Corporation Commissioners oppose dismantling of trucking enforcement program


Oklahoma’s three Corporation Commissioners have come out against a legislative task force recommendation to remove trucking enforcement from the agency and transfer it to the Department of Public Safety. They argue such a move will end up costing millions for taxpayers.

“The OCC is gravely concerned with the proposal,” declared Commissioners Todd Hiett, Bob Anthony and Kim David, in a letter to Matt Herndon, chairman of the State Task Force on Motor Carrier Regulation and Enforcement.

The three warned such a move to dismantle the state’s “successful trucking enforcement program” would result in a “rash of unintended consequences that will cost taxpayers millions” and hamper Oklahoma’s trucking industry. They further claimed it would “put at risk the multi-billion dollar investment in the state’s road and bridge infrastructure.”

The State Task Force on Motor Carrier Regulation and Task Force is recommending a proposal to move Oklahoma Corporation Commission (OCC) transportation enforcement officers from the OCC to the Department of Public Safety (DPS), while leaving certain Motor Carrier regulatory duties in place at the OCC.

Commissioners warn the move will result in higher expenses for the enforcement program, overwhelm district courts with citations currently handled by the OCC’s court system, result in court costs for truckers who currently have no such costs for OCC-handled citations, and cause potentially catastrophic fiscal impacts to the state from the disruption of nationally-mandated programs.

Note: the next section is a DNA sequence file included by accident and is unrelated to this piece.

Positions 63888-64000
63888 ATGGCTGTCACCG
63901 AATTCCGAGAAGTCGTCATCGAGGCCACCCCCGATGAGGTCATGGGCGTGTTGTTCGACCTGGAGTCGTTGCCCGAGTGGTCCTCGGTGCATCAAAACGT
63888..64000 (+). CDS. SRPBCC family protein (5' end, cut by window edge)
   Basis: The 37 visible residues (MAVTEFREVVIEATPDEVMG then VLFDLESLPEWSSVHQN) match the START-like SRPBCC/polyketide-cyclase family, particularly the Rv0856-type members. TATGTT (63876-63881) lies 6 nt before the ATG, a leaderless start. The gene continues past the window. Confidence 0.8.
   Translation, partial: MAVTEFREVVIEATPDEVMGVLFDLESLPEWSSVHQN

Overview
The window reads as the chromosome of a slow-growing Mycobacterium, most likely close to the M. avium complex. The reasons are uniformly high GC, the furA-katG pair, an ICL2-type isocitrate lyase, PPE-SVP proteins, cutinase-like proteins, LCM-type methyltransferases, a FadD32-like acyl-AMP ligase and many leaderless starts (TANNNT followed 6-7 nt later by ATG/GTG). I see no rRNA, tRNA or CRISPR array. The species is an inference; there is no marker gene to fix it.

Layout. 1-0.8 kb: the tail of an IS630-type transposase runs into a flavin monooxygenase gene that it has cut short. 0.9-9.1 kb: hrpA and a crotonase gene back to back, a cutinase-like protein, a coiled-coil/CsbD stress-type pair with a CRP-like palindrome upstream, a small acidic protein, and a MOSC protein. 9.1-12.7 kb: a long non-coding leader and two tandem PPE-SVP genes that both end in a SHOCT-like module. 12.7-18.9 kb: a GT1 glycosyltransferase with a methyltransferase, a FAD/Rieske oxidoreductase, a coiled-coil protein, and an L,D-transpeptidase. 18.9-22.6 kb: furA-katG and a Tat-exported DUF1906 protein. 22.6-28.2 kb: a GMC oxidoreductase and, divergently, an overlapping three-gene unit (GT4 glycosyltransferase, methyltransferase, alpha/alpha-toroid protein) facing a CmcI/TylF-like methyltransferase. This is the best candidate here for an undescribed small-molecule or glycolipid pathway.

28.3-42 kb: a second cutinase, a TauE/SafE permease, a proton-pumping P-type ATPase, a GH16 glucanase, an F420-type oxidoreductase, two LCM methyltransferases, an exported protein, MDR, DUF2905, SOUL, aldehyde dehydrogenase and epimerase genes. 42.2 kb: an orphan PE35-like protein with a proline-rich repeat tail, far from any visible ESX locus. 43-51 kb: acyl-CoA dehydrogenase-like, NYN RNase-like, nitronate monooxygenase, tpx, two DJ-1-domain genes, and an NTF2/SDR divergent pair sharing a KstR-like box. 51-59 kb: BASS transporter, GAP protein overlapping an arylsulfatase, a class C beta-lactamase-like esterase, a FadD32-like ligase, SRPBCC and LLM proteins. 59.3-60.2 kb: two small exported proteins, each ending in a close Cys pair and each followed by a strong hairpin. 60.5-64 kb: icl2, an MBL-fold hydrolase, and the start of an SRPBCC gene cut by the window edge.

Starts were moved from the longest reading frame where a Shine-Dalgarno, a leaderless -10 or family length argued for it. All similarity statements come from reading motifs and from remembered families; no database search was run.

In their letter, the Commissioners said it could mean $15 million more in expenses to fund the program under the DPS.

“If the goal of the Task Force is to increase the number of safety inspection officers in Oklahoa, there are less expensive and disruptive methods to accomplish this goal that would not require rewriting hundreds of sections of law, further burdening Oklahoma taxpayers, or incurring the risk of disrupting motor carrier regulation in Oklahoma,” wrote the commissioners.

The Commissioners recommend instead a simple approach to improve the already-successful regulatory arrangement between the OCC, DPS, and the Oklahoma Department of Transportation:

(1)             The Legislature should unify the fine structure across agencies and raise vehicle overweight violations to a level comparable to surrounding states with the additional revenue allocated to DPS to hire additional officers for its safety programs; and,

(2)             Make the OCC a partner-agency with DPS by signing a memorandum of understanding for the purpose of conducting safety inspections.